Forests in Kerala face high risk of fires

Firemap covering Neyyara and Peppara wildlife sactuaries from Jan. to May 2016Thiruvananthapuram: Kerala’s forests are likely to come under increased threat of forest fires in the coming summer unless precautionary measures are not taken.

Degraded forests areas are already drying up because of insufficiency of monsoon and the situation will worsen if summer rain is below normal.

December is the time when the Forest Department begins taking precautionary measures such as cutting of fire lines. (On the long term, forest fires in rain forests could be reduced if degradation is prevented). However, the Department seems to be ill prepared for this, given its record of managing funds for fire protection.

Replies received under a right to information query suggest that the Department does not have proper arrangements to monitor expenditure for fire protection despite information systems implemented at the Forest Headquarters years ago.

The Additional Principal Chief Forest Conservator (Forest, Land and Resources) said that his office did not have details of expenditure made during the last five years. The details are not available in a compiled form even at the divisional level though there are exceptions. Even at the range level, the replies are that they did not have any figures of total expenditure made in this regard.

The Public Information Office (PIO) of Kollengode Range office, for instance, said that detailed are in various files and registers and they have not been compiled (for the last five years).  Range offices such as Nenmara and Edavanna and social forestry division Thrissur, Marayur sandal division are also among local offices which have no information compiled on expenditure.

Since information on total annual expenditure is available with several other ranges and divisional office, it appears that some offices office do not have this practice. In the absence of such figures, no proper monitoring or internal auditing is taking place at the headquarters level. Amounts spend on fire protection in the forest ranges runs into lakhs of rupees every year.

Loss of forests in fires was one of the highest last summer. According to Department figures, 1969.08 hectares of forests were destroyed till May this year. In 2013 (12 months), the burnt area was 1740.53 hectares. In 2014 and 2015, the burnt areas were 1637.54 hectares and 1415.15 hectares respectively.  However, the number of fire incidents reported by the Department is at variance with those detected by satellites.

The assistant wildlife wardens of Neyyar and Peppara wildlife sanctuaries claim that no fire had occurred in the sanctuaries during the last five years. However, satellite data belie this. While, several fires have occurred in the Peppara wildlife sanctuary in the past, fires were rare in Neyyar sanctuary. However, a single fire had occurred in the sanctuary in March this year, according to NASA's Earth Observing System Data and Information System.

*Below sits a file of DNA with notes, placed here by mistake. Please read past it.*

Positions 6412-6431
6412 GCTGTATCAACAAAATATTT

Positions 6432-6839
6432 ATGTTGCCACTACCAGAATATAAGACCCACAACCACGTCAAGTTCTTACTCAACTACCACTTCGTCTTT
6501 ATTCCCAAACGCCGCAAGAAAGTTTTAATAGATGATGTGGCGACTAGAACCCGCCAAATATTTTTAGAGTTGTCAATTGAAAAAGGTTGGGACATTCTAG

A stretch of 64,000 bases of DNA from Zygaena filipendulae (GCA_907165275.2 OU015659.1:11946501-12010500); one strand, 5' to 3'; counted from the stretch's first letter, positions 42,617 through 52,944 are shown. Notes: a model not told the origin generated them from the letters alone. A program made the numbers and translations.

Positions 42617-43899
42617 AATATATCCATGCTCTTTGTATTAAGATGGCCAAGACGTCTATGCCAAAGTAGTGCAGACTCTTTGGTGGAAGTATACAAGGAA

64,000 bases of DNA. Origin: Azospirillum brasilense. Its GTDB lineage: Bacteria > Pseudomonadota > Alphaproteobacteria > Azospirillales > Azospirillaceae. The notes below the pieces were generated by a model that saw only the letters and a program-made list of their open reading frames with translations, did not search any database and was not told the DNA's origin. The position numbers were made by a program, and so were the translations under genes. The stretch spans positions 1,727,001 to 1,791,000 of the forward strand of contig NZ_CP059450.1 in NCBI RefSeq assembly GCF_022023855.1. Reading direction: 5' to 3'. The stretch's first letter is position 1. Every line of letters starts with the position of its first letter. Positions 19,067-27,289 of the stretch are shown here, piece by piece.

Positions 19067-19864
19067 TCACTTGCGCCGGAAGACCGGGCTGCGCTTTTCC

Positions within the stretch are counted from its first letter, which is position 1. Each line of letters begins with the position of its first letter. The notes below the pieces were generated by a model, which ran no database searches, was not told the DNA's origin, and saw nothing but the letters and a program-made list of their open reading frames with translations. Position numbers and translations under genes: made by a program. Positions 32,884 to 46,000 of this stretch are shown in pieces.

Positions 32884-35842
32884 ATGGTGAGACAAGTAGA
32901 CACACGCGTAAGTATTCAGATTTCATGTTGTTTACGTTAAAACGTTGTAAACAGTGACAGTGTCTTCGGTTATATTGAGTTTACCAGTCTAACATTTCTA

The system had showed a large number of fires in and around Wayanad wildlife sanctuary last summer and before. However, the assistant wildlife warden of Muthanga range claims that no loss had occurred from forest fires in the range between 2011-12 and 2015-16.

Though the working plan of High Range Circle says that management area of 3553 hectares in Nagarampara and Ayyappanpara ranges of Idukki district is highly prone to fires due to their degraded nature, the range forest officer claims that no fire has occurred there in the last five years. The Ayyappankovil range forest officer says that no loss had occurred on account of forest fires in the range other than burning of grasslands.

Though grasslands, especially shola grasslands, have high ecological value, the Department do not count fires on them as of any great significance. The loss from forest fires are always underestimated as only the economic value of species such as timber trees is counted. The ecological loss is never accounted for.

Moreover, department officials often reported fires as natural though most of them are man-made so that investigations could be avoided. Natural fires such as that resulting from lightening rarely occur in forests of Kerala. Thus, reporting leaves much to be desired even though the Department has a forest fire management system.

(Firemap shows fires that had occurred between January and May in 2016 in the Southern part of Western Ghats)